He hastily moved over to the lifeless body on the bathroom floor. He surveyed the scene before taking action. He had seen something like this before. A man pretended to be dead, only to try to steal his fellow officer’s gun when he reached down to check for a pulse. Deputy Peterson reached to the back of his gun belt and took out his rubber gloves. Deputies always have gloves, just in case. Once his hands were protected from the blood, he checked for any other weapons besides the knife protruding from the woman’s abdomen. When he was satisfied he didn’t see any, he checked for a pulse. Although faint, he could feel life hanging on in the arteries in her neck. Within seconds he had towels around the blade and he was applying pressure to the wound. He learned not to remove weapons until EMS arrived to ensure the weapon didn’t hit any vital organs. He didn’t need her bleeding out internally when a fair amount of blood covered the bathroom floor already. He applied pressure and he waited for backup. He thought back to the girl standing in the front yard, counting on him to save her mom. He looked down at the woman sprawled on the floor. This one was going to haunt his dreams for awhile. They always do.


9:16 PM
“They’re here! Hey! They’re here!” Laura screamed through the front door. Laura was about to run into the house but remembered she was supposed to show them the way. Wait for the ambulance. Flag them down. Yell for him. She needed them to get there quickly so they could help her mom. Despite the swirling lights of Deputy Peterson’s patrol car, she ran back to her street light and waved her arms frantically, hoping they saw her. “Flag them down” she repeated to herself.

A young man jumped out of the passenger side before the ambulance came to a complete stop. A team of men routinely gathered gear and a stretcher. Laura watched in awe as the red lights repeatedly illuminated her face, momentarily blinding her with each pass.

A man was running up the driveway and headed for the steps. She retreated into the shadows of the lawn. He was met by Deputy Peterson and they briefly exchanged words before the EMT slipped into the house followed by the others and the stretcher. The gravity of the situation caused Laura to fall to her knees. She buried her face into her hands and released heavy sobs.


Deputy Peterson could hear the wailing of the sirens as they rounded the corner and pulled closer to the house. He waited. He counted to fifty before releasing the wound and running to the front door. His job was to secure the scene and he needed to explain that the only weapon was still lodged in the victim. He needed to time it just right so the pressure wasn’t off the wound very long. After fifty seconds, he released his hold on the woman and reluctantly went out onto the porch.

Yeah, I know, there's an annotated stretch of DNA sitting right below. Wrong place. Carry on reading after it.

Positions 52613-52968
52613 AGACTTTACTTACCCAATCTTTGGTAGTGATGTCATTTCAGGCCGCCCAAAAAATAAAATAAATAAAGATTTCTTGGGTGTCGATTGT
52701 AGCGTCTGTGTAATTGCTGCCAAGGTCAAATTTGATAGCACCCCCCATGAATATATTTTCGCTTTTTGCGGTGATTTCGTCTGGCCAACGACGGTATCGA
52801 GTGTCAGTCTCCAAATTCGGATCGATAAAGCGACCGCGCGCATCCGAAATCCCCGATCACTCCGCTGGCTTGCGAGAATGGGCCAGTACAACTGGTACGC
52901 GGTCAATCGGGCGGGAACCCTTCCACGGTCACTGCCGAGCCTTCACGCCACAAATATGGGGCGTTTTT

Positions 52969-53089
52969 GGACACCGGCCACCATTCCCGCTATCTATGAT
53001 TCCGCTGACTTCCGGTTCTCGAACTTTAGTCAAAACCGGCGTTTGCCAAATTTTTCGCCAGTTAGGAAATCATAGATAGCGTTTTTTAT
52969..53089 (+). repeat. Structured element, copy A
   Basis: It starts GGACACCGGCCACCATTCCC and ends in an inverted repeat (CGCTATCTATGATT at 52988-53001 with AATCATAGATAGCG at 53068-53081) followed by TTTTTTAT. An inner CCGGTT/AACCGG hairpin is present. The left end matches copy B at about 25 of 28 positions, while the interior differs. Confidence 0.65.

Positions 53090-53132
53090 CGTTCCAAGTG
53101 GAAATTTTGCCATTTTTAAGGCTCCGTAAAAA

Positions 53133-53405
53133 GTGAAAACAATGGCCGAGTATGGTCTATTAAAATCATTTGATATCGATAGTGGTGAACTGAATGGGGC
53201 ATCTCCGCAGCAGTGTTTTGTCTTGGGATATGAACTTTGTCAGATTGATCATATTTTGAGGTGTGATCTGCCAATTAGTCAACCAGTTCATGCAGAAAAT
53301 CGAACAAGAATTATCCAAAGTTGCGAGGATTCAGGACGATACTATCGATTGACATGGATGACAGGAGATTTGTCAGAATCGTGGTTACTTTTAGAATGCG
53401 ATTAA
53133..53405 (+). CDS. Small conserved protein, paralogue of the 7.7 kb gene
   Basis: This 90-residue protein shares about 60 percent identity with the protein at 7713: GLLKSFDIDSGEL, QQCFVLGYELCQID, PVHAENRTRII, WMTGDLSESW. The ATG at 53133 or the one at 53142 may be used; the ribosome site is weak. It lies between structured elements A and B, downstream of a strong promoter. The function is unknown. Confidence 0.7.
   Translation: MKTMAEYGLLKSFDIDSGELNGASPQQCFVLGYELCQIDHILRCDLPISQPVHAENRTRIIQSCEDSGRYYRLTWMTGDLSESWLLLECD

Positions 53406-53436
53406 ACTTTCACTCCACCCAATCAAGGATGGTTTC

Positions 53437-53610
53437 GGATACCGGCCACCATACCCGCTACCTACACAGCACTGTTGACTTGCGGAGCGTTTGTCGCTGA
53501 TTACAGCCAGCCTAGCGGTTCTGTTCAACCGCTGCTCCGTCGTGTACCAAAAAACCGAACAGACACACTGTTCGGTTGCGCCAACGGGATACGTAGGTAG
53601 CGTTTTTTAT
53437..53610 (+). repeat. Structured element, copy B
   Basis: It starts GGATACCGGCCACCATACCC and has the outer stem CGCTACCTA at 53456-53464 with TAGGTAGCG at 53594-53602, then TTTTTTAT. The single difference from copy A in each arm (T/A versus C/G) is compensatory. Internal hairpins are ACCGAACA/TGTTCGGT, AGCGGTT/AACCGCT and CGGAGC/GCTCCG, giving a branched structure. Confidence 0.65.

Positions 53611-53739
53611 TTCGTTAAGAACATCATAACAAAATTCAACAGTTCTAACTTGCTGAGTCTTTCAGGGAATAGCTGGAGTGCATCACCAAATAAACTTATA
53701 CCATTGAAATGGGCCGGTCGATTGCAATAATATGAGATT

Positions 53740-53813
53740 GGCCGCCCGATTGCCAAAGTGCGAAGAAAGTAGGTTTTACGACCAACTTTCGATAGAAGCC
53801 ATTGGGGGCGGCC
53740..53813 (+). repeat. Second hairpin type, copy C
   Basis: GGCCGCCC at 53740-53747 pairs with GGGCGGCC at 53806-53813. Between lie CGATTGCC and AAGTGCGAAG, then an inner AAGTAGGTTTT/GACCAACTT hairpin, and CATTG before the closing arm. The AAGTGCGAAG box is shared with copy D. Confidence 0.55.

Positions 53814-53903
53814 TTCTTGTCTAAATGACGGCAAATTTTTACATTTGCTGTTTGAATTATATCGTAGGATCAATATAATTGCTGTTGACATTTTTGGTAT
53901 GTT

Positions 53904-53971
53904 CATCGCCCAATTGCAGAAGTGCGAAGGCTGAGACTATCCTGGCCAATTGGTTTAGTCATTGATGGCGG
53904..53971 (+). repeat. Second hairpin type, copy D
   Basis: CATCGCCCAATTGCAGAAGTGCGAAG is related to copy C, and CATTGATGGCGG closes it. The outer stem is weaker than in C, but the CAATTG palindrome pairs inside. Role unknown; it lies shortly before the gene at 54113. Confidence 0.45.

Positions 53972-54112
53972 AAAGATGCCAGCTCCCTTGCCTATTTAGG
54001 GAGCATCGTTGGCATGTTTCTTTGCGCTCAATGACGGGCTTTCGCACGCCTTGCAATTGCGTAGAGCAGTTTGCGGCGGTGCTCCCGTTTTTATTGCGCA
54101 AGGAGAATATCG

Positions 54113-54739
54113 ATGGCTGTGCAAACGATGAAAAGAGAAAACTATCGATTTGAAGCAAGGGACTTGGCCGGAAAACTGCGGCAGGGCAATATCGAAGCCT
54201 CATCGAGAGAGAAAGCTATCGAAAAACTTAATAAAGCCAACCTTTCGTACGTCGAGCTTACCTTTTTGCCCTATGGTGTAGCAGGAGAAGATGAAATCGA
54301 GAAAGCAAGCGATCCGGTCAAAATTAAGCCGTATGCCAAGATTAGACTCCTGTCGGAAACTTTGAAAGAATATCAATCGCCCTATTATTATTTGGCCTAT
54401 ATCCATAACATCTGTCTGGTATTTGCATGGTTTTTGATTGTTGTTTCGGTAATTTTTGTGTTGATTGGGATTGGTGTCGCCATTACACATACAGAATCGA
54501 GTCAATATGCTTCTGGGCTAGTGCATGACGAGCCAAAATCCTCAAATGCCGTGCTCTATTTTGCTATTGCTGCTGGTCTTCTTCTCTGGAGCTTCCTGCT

After briefing them, the men ran past him and into the house. Deputy Peterson carefully took off his gloves, careful to use the innards of one to remove the other. Although his uniform was soaked in her blood, he preferred his hands to stay sanitized.

He moved his way over to Laura and stood by her, blocking her view of the house. Careful to remain in the shadows so she wouldn’t notice the state of his uniform. He needed to keep her separated from her mother.


9:20 PM
Laura peered up through her fingers to see Deputy Peterson standing by her. The pain that she had been ignoring now licked its way up her arm and throughout the top of her back. Her arm felt too thick in her shirt sleeve. The EMTs were still inside. It seemed like a long time to be in there. Too long. She cried out in pain from her arm, from her mom.

A light blinded her once more as Deputy Peterson shined his flashlight on her arm to inspect.

“We need to have your arm looked at too.” He said matter of factly.

“Where’s my mom?” She questioned. Her voice faded away as exhaustion and pain overcame her.

Her questions were soon answered as a man came out on the porch, towing the stretcher with him. Another man ushered the head of it out the door and down the steps. Deputy Peterson was holding Laura back by her good arm. She didn’t even know she had stood. She didn’t realize she was trying to run to her mother.

In less time than it took Deputy Peterson to tell her she needed to stay back, her mother was loaded in the ambulance and hauled away. Sirens blared down the road. Within moments, the only sound was Laura’s ragged breathing.


Deputy Peterson released the hold on Laura’s arm. He didn’t mean to grab her so hard but she didn’t need to see what he saw. The mangled abdomen of her mother looked like something out of a horror movie. The image of torn flesh running on a circuit in his mind.

“Laura, I’m going to take you to the hospital to have your arm looked at. I’ll be there with you so we can over your statement.”